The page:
The first Mayor of Cardiff is listed by the County Borough Records as Ralph "Prepositus de Kardi" who took up office in 1126. In 1835, Thomas Revel Guest became the first elected Mayor of Cardiff when the first council elections were held. When Cardiff was granted city status in 1905 Cardiff's First Citizen became 'Lord Mayor'. Robert Hughes, the Mayor in 1904, was re-elected to become Cardiff's first Lord Mayor in the following year. The Lord Mayor was granted the right to the style "The Right Honourable". The Lord Mayor now bears the style "The Right Honourable the Lord Mayor of Cardiff".[4]

In 1999 a new system was introduced whereby the Leader of the Council could also serve as mayor for the duration of the Council without re-election. This led to Russell Goodway serving as both council leader and mayor from 1999 to 2003. From 2004 the mayoralty reverted to a separate role, elected annually.[5]

Since 2004 the post has been held by the following councillors:

Municipal Year Lord Mayor Deputy Lord Mayor
2012(Sep)–2013 Derrick Morgan (Lab) Keith Jones (Lab)
2012(May)–2012(Sep) Cerys Furlong (Lab)**
2011–2012 Delme Bowen (Plaid) Jayne Cowan (Ind)
2010–2011 Keith Hyde (Lib Dem) Dianne Rees (Con)
2009–2010 Brian Griffiths (Con) Keith Hyde (Lib Dem)
2008–2009 Kate Lloyd (Lib Dem) Jaswant Singh (Plaid)
2007–2008 Gill Bird (Lab) Brian Griffiths (Con)
2006–2007 Gareth Neale (Con) Kate Lloyd (Lib Dem)
2005–2006 Freda Salway (Lib Dem) Monica Walsh (Lab)
2004–2005 Jacqui Gasson (Lib Dem) Delme Bowen (Plaid)
2003–2004 Gordon Houlston (Lab)

** Following the council elections in May 2012, the position of Lord Mayor was unfilled, while the new Labour council attempted to split the responsibilities of the mayor between two councillors. Cllr Cerys Furlong filled the traditional mayoral roles from 17 May, as Chair of the Council during this period. The new mayor, Derrick Morgan, took office on 27 September after Furlong resigned her chair post when it became clear the split role proposition was losing support.[6]

Electoral divisions

The unitary authority area is divided into 29 electoral wards. Most of these wards are coterminous with communities of the same name. Each community can have an elected council. The following table lists council wards, communities and associated geographical areas. Communities with a community council are indicated with a '*':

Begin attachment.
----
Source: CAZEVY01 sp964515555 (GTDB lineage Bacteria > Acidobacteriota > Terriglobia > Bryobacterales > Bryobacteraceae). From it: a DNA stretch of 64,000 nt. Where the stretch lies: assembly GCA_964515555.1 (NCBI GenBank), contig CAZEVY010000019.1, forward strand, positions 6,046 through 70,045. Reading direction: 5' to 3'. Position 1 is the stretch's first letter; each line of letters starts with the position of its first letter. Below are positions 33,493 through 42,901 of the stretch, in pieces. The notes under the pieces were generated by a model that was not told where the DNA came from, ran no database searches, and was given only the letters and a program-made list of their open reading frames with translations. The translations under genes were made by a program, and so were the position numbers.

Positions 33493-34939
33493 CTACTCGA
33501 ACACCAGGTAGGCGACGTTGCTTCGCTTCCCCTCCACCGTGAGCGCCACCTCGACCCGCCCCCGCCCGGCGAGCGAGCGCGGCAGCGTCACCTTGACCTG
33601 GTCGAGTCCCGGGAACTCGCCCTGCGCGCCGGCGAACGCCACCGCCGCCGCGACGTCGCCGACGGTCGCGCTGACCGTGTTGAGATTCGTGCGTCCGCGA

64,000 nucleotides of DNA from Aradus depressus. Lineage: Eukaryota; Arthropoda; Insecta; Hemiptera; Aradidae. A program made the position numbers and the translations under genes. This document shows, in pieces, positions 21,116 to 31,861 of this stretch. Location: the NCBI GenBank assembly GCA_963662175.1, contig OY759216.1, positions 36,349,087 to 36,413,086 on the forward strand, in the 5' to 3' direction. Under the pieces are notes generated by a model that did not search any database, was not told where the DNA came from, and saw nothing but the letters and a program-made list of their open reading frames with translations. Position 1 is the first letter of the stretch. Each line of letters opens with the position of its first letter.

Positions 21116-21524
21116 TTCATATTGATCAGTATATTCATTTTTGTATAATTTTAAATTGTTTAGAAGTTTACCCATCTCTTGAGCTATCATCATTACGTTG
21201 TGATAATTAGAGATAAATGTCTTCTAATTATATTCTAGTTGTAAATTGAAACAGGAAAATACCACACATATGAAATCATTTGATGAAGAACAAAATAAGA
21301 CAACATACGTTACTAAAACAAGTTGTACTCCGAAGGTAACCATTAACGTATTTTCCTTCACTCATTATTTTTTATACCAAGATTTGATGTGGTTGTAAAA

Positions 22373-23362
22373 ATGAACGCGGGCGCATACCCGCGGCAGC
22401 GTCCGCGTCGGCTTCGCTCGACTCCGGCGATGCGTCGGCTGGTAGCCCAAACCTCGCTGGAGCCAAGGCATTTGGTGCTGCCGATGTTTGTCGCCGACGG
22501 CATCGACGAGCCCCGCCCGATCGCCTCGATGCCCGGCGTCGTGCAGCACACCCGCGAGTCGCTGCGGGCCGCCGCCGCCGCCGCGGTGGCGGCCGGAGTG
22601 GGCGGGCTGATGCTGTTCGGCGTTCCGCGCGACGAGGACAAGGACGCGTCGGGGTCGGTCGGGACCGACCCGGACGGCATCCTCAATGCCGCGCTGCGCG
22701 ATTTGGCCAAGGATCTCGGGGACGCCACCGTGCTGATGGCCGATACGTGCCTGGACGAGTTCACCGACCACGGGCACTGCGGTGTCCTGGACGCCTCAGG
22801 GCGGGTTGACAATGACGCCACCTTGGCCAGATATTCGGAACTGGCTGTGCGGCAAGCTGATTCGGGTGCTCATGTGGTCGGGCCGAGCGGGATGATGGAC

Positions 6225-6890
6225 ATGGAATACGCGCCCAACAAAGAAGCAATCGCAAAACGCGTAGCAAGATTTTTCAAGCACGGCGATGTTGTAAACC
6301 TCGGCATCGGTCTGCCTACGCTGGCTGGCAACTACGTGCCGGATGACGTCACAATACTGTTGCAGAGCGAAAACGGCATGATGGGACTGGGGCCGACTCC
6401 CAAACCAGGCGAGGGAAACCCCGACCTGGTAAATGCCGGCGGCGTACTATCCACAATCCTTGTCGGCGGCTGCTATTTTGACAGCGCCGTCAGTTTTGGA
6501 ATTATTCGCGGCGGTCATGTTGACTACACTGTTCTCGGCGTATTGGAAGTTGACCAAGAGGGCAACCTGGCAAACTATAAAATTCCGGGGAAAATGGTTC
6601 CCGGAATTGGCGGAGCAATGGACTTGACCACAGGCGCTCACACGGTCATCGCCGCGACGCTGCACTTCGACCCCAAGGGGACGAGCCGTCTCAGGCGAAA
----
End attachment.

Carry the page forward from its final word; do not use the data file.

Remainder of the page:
Electoral ward map of Cardiff


Ward Communities Other geographic areas
1 Adamsdown Adamsdown Cardiff city centre, Roath
2 Butetown Butetown Atlantic Wharf, Cardiff Bay, Cardiff city centre, Tiger Bay
3 Caerau Caerau Cyntwell, Culverhouse Cross
4 Canton Canton Cardiff city centre, Leckwith, Victoria Park
5 Cathays Cathays and Castle Blackweir, Cardiff city centre, Cathays, Cathays Park, Maindy
6 Creigiau & St. Fagans Pentyrch* (Creigiau ward) and St Fagans* Coedbychan, Capel Llanilltern, Rhydlafar
7 Cyncoed Cyncoed Roath Park, Lakeside
8 Ely Ely Culverhouse Cross, Michaelston-super-Ely
9 Fairwater Fairwater Pentrebane
10 Gabalfa Gabalfa Mynachdy, Maindy, Heath
11 Grangetown Grangetown Cardiff Bay, Cardiff city centre, Saltmead, International Sports Village
12 Heath Heath Birchgrove
13 Lisvane Lisvane*
14 Llandaff Llandaff Danescourt
15 Llandaff North Llandaff North Hailey Park, Lydstep Park, Mynachdy, Gabalfa
16 Llanishen Llanishen Thornhill
17 Llanrumney Llanrumney
18 Pentwyn Pentwyn Llanedeyrn
19 Pentyrch Pentyrch* (Gwaelod-y-Garth and Pentyrch wards)
20 Penylan Roath
21 Plasnewydd Plasnewydd Roath, Cardiff city centre
22 Pontprennau & Old St. Mellons Old St. Mellons* and Pontprennau Llanedeyrn Village
23 Radyr & Morganstown Radyr & Morganstown* Morganstown
24 Rhiwbina Rhiwbina Pantmawr, Rhydwaedlyd, Wenallt
25 Riverside Riverside Cardiff city centre, Llandaff Fields, Pontcanna, Sophia Gardens
26 Rumney Rumney
27 Splott Splott Pengam Green, Splott, Tremorfa
28 Trowbridge Trowbridge St Mellons estate, Cefn Mably, Wentloog
29 Whitchurch & Tongwynlais Tongwynlais* and Whitchurch Blaengwynlais, Bwlch-y-cwm, Coedcefngarw, Coryton, Cwmnofydd, Graig-goch, Llandaff North

See also

References

External links